Excessive optimism over earnings and the prospect of a recession being avoided still make us uncomfortable.
Some commentators are talking of ‘no landing’ in the US, meaning no recession or significant drop off in GDP, but it would be remarkable if a rate tightening cycle ended with this outcome, especially given the complexity of the inflationary picture. Even if ‘no landing’ was plausible, the implications for rates would not necessarily mean a benign outlook for equity prices. A lot of the recent, positive data is lagging in nature of course and although a recession looks as if it has been delayed it is still likely to arrive in our view.
TV detective Colombo was played by Peter Falk who featured in the role from 1968 to 2003. His trademark outfit was a crumpled raincoat which was a permanent fixture apart from in one episode when he received a new one from his wife leaving him unable to ‘think properly’ and leading to him trying to lose it.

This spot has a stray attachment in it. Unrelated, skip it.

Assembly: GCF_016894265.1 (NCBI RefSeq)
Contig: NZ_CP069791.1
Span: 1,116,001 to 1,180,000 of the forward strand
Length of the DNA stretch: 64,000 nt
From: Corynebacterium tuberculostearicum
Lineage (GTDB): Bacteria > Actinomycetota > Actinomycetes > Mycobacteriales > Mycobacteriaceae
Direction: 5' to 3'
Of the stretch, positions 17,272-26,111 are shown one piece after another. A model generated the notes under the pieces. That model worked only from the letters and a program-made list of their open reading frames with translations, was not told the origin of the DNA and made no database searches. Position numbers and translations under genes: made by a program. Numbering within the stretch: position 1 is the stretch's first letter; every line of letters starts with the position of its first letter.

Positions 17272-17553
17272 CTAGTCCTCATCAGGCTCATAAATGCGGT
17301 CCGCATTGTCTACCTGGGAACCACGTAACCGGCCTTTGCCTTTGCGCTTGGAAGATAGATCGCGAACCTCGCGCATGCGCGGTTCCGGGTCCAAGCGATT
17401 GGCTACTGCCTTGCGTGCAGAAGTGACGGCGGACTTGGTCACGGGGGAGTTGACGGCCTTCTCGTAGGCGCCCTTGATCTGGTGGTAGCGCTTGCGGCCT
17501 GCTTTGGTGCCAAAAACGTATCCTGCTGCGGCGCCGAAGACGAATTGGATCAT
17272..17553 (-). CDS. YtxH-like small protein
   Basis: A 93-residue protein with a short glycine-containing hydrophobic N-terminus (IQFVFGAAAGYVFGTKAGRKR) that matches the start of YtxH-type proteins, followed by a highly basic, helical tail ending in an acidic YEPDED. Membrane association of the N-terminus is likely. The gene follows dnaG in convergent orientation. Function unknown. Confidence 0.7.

US equities remain expensive and the recent rally has made valuations look unjustified.
We still think we will get opportunities to invest at a more attractive entry point and as the geopolitical challenges continue the US may still prove to be one of the better performers over the medium term. For now, exposure remains highly selective and mostly via our preferred themes.